This was not the first time the Badakhshan acting governor was targeted. On July 1, 2022, the Badakhshan press office’s Facebook page issued a statement claiming Nisar Ahmad Ahmadi survived an attack the previous night. According to the press release, Ahmadi’s vehicle was ambushed in the Kazar area of Badakhshan’s Khash district, but no one was harmed.
On December 26, 2022, the Taliban’s Badakhshan Police chief, Mawlawi Abdul Haq, was killed in an ISKP-claimed VBIED attack, also in Fayzabad. The December attack occurred less than 900 meters away from the attack on June 6.
ISKP hint at unreleased footage
On June 7, an Islamic State Telegram channel shared a poster displaying portraits of three high-ranking Taliban officials killed in separate ISKP attacks, as well as the dates on which they were killed. The individual on the left is Badakhshan Police chief, Abdul Haq, killed on December 26, 2022. In the middle is Balkh governor, Daud Muzamil, killed on March 9, 2023, and on the right is Badakhshan acting governor, Nisar Ahmad Ahmadi, killed on June 6, 2023.
There are additional images of the December 26 and June 6 Fayzabad attacks on the poster: on the left is a screenshot from the [WARNING: GRAPHIC] video released by ISKP following the attack that killed six Taliban fighters in December 2022. The image on the right matches the area from the attack that killed Ahmadi on June 6. As of June 9, ISKP had not released footage of the June 6 explosion, however, the screenshot indicates that there is further evidence of the premeditated attack.
Taliban operations against ISKP
The June 6 explosion marks ISKP’s first attack since the suicide bombing near the Ministry of Foreign Affairs in Kabul on March 27, 2023. It continues a trend set in 2022, which saw ISKP shift from regular attacks to less frequent incidents with higher-profile targets.
In recent months, the Taliban have intensified their operations against alleged Islamic State cells across Afghanistan, which has corresponded with a lull in IKSP-claimed activity. The Taliban have used the raids to promote a narrative of success against the group, and claim to have killed several senior ISKP figures. In early May, the Taliban claimed the Deputy Governor of the Islamic State Khorasan Division, named as “Engineer Omar”, was among ISKP fighters killed in Kabul, though AW has not been able to verify the claim. In April, it was reported that the Taliban killed the leader of the Islamic State cell responsible for the Kabul airport suicide bombing in August 2021. As with the other high-profile ISKP members the Taliban claim to have killed in recent months, there have been no further details or supporting evidence provided.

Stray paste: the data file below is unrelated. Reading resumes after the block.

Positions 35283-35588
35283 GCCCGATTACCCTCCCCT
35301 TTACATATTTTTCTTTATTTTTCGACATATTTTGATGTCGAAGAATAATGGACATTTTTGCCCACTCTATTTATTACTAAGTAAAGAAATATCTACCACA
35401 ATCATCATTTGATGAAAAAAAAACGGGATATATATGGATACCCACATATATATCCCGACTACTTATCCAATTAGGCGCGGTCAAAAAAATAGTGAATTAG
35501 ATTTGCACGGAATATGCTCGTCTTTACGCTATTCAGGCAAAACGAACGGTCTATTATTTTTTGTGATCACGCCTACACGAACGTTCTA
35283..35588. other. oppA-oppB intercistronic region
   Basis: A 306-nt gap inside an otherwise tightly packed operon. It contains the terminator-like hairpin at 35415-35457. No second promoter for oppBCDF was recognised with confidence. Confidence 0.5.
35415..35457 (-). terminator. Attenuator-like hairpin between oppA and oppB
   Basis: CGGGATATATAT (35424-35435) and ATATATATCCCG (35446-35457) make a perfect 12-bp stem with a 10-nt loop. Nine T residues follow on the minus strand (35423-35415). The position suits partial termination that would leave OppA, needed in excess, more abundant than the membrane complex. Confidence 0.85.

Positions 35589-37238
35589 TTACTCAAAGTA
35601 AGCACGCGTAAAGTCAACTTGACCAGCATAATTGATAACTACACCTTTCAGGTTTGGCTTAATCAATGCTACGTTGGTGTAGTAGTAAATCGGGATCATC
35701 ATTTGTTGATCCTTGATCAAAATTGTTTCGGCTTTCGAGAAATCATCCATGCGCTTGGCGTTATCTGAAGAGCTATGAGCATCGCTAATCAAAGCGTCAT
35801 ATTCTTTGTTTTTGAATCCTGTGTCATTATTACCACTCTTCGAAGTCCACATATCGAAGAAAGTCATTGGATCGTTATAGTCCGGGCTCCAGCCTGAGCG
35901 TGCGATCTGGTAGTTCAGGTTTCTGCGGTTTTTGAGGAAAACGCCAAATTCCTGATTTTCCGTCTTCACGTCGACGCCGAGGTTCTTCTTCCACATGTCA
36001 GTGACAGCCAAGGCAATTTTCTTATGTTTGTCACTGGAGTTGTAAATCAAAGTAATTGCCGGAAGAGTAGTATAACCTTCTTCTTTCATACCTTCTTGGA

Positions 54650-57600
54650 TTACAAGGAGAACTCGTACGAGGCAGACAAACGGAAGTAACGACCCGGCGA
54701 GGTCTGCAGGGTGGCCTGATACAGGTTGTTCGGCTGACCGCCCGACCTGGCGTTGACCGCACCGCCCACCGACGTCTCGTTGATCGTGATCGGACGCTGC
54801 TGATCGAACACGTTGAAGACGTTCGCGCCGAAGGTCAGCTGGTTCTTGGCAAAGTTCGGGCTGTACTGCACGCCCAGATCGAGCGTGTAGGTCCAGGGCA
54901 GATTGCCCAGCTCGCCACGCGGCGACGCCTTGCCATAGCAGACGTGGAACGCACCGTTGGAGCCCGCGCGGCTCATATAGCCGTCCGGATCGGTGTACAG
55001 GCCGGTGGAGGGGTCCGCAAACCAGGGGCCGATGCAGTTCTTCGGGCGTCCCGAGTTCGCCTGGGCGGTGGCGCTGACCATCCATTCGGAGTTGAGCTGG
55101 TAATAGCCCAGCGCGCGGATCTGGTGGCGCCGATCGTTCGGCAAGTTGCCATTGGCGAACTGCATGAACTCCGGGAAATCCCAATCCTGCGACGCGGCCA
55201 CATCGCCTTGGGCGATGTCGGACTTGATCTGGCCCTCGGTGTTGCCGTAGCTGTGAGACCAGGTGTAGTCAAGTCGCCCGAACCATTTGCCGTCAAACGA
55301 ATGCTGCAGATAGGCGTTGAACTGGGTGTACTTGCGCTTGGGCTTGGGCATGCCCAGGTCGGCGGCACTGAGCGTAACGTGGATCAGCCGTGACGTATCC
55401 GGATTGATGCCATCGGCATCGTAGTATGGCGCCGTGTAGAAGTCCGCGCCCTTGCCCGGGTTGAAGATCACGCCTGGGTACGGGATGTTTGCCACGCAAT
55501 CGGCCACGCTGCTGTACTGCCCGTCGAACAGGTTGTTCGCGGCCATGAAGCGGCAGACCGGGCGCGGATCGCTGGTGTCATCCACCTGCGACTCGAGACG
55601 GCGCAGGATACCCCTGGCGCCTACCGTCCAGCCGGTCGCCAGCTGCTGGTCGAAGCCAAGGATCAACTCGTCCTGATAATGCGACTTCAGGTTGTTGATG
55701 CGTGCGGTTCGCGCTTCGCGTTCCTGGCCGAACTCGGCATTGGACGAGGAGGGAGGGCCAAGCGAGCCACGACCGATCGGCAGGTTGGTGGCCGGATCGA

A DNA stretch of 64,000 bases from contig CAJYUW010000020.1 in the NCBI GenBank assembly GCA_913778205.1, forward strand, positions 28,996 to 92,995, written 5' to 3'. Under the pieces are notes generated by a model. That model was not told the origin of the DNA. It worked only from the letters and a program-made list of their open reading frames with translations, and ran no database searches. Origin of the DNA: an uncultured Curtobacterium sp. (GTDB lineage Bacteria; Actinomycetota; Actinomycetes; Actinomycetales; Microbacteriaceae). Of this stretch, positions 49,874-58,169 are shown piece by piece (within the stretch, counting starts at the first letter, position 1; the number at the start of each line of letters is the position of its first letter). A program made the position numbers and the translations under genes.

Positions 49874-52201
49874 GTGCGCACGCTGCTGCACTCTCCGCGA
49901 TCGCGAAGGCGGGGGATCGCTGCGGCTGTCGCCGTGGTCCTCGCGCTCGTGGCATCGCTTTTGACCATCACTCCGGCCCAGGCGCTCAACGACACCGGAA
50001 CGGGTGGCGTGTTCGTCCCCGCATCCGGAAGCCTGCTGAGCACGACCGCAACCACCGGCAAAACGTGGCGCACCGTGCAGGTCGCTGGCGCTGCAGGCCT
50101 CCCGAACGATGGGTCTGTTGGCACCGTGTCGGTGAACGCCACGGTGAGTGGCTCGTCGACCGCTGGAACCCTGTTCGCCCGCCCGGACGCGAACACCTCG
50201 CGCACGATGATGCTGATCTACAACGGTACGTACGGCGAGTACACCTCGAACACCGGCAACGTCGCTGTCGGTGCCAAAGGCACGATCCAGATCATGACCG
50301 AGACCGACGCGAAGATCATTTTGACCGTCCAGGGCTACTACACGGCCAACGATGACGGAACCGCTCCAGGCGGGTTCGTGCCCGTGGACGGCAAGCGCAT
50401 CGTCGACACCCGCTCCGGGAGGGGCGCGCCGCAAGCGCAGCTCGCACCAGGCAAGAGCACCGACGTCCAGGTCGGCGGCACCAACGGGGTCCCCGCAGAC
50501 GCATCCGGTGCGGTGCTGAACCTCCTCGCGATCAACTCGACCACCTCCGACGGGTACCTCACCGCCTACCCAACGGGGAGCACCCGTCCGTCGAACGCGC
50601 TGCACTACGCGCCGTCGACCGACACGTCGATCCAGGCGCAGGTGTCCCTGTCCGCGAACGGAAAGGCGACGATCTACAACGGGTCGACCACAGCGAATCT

Taliban communications around the raids have pushed to demonstrate progress against ISKP and downplay the group’s threat – a narrative countered by a leaked Pentagon assessment in April, which suggested Afghanistan has once again become a staging ground for terrorism.
The June 6 attack displays the same modus operandi as the previous Fayzabad bombing, showing that despite continued Taliban raids on alleged Islamic State hideouts, the cells responsible for the attacks remain active. This is a trend AW previously observed in Herat. After several alleged Taliban raids against ISKP cells in the city, the cell responsible for the attacks continued operating, claiming high-ranking Taliban victims.
Use the Afghan Witness map to view verified data relating to ISKP attacks – and the Taliban’s raids and operations against the group.